On July 13, 2022, the Securities and Exchange Commission ("SEC") adopted amendments to its rules governing proxy advisory firms such as Institutional Shareholder Services and Glass Lewis.1 The amendments, among other things, rescind recently-adopted requirements that companies be timely informed of proxy voting advice of which they are the subject and that proxy advisory firm clients be provided with company responses to such proxy voting advice. These requirements were designed with the idea that "more complete and robust information and discussion leads to more informed investor decision-making." However, based on investor feedback and further evaluation, the SEC subsequently concluded that "the potential informational benefits to investors of the….conditions do not sufficiently justify the risks they pose to the cost, timeliness, and independence of proxy voting advice on which many investors rely."
In July 2020, the SEC adopted rules codifying the SEC’s interpretation that proxy voting advice constitutes a "solicitation" subject to the proxy solicitation rules of Regulation 14A (the "2020 Rules").2 Prior to the adoption of the 2020 Rules, proxy advisory firms had generally relied on two exemptions from these requirements, set forth in Rules 14a-2(b)(1) and (3), to avoid the proxy rules’ information and filing requirements. The 2020 Rules added two new conditions that had to be met in order for proxy advisory firms to rely on these exemptions:
- conflicts of interest disclosure requirements; and
- a requirement that proxy advisory firms adopt and disclose written policies and procedures designed to (i) ensure that firms make their advice available to the subject company at or before the time that they make the advice available to their clients, and (ii) provide the clients with a mechanism by which they could reasonably be expected to become aware of any written statements by companies in response to such advice (the "Rule 14a-2(b)(9)(ii) conditions").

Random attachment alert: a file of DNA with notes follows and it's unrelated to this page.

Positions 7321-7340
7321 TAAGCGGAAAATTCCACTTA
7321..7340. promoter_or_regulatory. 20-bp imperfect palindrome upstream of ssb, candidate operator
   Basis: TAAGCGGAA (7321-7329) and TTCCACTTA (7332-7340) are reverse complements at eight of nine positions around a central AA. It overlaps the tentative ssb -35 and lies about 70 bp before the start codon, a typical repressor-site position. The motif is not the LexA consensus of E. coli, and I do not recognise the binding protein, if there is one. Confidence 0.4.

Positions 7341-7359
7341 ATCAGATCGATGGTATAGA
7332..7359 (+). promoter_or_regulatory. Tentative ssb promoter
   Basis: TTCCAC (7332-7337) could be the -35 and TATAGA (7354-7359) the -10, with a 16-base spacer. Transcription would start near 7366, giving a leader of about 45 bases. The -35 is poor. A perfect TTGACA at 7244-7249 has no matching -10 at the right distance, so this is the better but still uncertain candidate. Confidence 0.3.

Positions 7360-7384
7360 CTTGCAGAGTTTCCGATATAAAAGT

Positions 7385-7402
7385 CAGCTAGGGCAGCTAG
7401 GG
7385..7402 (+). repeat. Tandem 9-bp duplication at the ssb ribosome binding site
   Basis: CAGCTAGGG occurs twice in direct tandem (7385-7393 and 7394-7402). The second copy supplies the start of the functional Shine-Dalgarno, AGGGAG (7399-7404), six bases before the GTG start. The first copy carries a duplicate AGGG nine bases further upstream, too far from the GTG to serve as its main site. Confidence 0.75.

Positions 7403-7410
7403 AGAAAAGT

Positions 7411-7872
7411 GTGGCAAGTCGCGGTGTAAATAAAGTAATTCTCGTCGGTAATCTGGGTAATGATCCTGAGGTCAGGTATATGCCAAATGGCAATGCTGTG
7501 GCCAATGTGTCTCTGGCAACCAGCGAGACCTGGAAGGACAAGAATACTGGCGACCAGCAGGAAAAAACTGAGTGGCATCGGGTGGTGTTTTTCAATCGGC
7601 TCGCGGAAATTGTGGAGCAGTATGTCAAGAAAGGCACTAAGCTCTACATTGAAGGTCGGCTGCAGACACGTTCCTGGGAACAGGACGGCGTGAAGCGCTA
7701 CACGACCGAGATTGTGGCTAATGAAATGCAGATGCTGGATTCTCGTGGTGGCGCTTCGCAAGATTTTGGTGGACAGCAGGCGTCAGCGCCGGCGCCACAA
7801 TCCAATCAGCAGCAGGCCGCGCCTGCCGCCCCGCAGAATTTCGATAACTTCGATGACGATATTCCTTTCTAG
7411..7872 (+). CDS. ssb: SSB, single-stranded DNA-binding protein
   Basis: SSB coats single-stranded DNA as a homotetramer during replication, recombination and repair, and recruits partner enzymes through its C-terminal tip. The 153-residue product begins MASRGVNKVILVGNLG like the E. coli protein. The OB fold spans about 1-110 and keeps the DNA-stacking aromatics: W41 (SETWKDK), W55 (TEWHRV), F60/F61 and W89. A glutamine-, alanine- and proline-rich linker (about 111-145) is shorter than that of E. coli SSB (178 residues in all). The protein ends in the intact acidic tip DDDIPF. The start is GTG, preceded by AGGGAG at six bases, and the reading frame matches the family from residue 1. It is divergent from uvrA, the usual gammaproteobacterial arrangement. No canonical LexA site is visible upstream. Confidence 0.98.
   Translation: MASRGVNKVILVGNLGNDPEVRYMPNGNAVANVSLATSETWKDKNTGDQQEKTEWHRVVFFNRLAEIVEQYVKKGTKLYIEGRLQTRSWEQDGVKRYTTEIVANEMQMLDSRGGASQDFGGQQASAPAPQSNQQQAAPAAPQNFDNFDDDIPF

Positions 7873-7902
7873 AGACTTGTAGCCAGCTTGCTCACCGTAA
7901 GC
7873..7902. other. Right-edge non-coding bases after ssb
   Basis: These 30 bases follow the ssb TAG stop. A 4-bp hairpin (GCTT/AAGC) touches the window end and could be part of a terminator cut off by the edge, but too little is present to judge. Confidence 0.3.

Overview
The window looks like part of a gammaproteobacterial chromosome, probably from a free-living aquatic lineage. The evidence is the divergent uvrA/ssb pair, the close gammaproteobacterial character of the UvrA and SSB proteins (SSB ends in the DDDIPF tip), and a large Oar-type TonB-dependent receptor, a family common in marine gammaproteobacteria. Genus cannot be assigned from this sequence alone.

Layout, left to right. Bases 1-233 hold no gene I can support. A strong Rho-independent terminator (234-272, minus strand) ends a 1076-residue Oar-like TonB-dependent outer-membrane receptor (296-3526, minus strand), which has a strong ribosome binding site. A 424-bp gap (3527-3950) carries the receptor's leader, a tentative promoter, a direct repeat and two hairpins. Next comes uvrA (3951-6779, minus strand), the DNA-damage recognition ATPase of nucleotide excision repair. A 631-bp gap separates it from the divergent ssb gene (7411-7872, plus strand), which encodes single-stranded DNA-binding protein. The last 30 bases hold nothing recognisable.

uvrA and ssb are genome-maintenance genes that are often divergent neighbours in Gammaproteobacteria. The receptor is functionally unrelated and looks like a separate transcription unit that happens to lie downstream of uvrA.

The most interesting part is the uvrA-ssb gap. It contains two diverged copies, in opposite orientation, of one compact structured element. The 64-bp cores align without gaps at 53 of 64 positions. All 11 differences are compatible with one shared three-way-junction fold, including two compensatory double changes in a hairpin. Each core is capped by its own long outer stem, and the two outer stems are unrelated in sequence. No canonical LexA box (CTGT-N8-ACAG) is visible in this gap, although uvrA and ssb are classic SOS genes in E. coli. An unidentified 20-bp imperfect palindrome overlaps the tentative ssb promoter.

The expanded exemption did not exempt qualified proxy voting advice from Rule 14a-9’s prohibition against liability for false and misleading statements. The 2020 Rules added Note (e) to Rule 14a-9, to provide examples of what might constitute prohibited false and misleading statements in proxy voting advice.3
Rescission of Proxy Rule Exemptions for Proxy Voting Advice
The Rule 14a-2(b)(9)(ii) conditions were intended to benefit institutional investors and investment advisers, and the underlying investors they serve. However, these beneficiaries and others who rely on proxy advisory firm voting advice expressed concerns about the 2020 Rules’ impact on their ability to receive independent proxy voting advice in a timely manner. In response to these concerns, in November 2021 the SEC proposed amendments that would, among other things, rescind the Rule 14a-2(b)(9)(ii) conditions. The SEC has adopted these amendments as proposed, rescinding Rule 14a-2(b)(9)(ii) and the related safe harbors and exclusions from those conditions.
The amendments did not remove the requirement for conflict of interest disclosure from the Rule 14a-2(b)(9) exemption.
Rescission of Liability Rule for Proxy Voting Advice
The 2020 Rules added Note (e) to Rule 14a-9, which provided that the failure to disclose material information regarding proxy voting advice, including the firm’s methodology, sources of information, and conflicts of interest, could be misleading. The final amendments delete Note (e), which the SEC concluded created a risk of confusion regarding the application of Rule 14a-9 to proxy voting advice, which unnecessarily increases the litigation risk to proxy advisory firms and impairs the independence of the proxy voting advice that investors use to make their voting decisions. The deletion is also intended to address any "misperception that [the SEC’s] adoption of Note (e) purported to determine or alter the law governing Rule 14a-9’s application and scope, including its application to statements of opinion," in order to reduce any resulting uncertainty that could lead to increased litigation risks, or the threat of litigation, and impaired independence of proxy voting advice.4